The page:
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Mild Oxygen Deprivation at Birth Linked to Development Delays


According to a new study, a lack of oxygen at birth does not have to result in a severe brain injury for the baby to suffer from developmental delays and brain damage. Even a mild lack of oxygen during or around the birth can actually cause a significant amount of damage.

The research was conducted by scientists at the University College Cork and analyzed newborn babies, who had experienced Hypoxic ischemic encephalopathy (HIE). This is a condition in which the brain of the baby is deprived of oxygen around the time of birth. The researchers found even in those cases where the oxygen deprivation was at very low levels, the baby still suffered from developmental delays and mental impairment. Oxygen deprivation at birth is linked to a number of conditions that include cerebral palsy, and epilepsy. These babies can suffer from cognitive problems, intellectual deficiencies and developmental delays as they grow older, compared to babies who do not suffer from such oxygen deprivation.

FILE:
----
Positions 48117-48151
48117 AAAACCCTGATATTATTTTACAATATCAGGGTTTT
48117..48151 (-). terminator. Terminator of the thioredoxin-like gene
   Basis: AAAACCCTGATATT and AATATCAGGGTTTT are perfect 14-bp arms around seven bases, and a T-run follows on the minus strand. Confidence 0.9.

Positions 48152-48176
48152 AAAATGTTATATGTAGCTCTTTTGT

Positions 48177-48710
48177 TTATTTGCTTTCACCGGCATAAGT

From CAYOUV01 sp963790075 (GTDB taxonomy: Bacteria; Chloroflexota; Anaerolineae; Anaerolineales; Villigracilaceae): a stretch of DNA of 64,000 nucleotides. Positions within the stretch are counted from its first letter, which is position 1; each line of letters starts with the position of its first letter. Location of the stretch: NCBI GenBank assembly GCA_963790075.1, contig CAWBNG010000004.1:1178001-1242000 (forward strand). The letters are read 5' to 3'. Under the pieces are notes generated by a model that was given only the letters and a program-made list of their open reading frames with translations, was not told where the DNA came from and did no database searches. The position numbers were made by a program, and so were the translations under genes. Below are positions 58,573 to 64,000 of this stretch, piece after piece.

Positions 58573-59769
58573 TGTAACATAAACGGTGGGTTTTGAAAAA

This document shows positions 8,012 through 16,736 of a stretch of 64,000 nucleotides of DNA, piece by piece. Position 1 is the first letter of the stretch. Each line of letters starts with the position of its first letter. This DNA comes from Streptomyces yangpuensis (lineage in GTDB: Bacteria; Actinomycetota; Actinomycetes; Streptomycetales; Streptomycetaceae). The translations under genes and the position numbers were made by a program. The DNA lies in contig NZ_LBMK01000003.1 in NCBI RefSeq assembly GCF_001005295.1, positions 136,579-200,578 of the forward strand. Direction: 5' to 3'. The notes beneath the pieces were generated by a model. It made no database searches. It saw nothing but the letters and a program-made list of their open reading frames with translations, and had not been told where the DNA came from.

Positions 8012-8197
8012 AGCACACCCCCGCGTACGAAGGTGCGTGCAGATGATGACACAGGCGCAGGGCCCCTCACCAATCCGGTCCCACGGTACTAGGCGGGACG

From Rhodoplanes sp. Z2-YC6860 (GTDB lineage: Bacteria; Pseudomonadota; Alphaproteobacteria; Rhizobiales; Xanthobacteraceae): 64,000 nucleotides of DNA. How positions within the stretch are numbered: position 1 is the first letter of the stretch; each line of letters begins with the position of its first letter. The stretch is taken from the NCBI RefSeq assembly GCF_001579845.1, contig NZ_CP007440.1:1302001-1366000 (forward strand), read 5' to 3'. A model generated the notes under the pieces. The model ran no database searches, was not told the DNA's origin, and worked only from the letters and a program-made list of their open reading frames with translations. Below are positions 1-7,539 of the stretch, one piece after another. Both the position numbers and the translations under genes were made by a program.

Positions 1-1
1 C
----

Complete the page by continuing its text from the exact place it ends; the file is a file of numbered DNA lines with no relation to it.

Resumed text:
However, the scientists at the University College Cork found in their analysis even in those cases where the hypoxic ischemic encephalopathy was at low levels, it was linked to developmental delays that lasted for as long as five years after the birth. In earlier cases, research had only found evidence of moderate or severe hypoxic ischemic encephalopathy leading to long-term problems and development. The new study finds even mild impairment deprivation can cause such problems.

Babies who suffered from mild deprivation were found to be more likely to suffer from learning difficulties and other problems as they grew older. At five years, these children suffered from a number of conditions, including delayed speech, attention deficit disorder, autism and dyspraxia.

For infants who have been deprived of oxygen at birth, therapeutic hypothermia, which involves cooling of the body to 32°C for 72 hours, is being increasingly looked at as a strong and effective treatment.

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